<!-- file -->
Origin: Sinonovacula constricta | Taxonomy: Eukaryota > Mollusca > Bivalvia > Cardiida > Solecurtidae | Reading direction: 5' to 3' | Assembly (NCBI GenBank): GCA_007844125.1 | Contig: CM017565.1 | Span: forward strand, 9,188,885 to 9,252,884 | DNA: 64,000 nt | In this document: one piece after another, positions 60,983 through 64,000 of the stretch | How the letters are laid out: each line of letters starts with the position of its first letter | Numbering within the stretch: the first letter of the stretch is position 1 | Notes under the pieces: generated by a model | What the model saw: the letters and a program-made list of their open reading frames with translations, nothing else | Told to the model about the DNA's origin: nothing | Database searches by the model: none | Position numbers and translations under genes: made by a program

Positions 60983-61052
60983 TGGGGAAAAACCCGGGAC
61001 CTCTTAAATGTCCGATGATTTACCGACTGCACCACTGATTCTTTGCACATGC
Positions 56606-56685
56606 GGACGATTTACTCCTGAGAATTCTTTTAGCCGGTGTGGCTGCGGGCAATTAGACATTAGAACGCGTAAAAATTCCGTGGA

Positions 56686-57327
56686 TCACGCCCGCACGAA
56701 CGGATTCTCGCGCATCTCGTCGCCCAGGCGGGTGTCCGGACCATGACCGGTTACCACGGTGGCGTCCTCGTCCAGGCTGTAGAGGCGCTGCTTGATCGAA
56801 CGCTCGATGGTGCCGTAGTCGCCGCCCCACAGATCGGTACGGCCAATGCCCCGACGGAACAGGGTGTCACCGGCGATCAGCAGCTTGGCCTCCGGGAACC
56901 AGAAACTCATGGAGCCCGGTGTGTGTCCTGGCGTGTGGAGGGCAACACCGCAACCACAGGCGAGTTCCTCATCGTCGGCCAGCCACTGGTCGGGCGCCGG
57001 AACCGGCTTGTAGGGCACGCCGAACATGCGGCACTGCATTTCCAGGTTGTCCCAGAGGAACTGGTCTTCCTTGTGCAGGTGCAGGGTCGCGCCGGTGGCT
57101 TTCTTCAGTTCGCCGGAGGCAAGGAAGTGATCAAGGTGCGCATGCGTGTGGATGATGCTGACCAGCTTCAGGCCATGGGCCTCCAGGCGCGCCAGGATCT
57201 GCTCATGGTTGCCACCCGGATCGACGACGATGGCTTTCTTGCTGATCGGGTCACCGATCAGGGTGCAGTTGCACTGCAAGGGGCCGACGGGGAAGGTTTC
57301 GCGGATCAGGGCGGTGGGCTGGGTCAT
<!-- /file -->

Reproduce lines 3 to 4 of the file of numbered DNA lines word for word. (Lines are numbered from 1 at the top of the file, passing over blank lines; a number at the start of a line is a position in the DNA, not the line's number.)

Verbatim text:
60983 TGGGGAAAAACCCGGGAC
61001 CTCTTAAATGTCCGATGATTTACCGACTGCACCACTGATTCTTTGCACATGC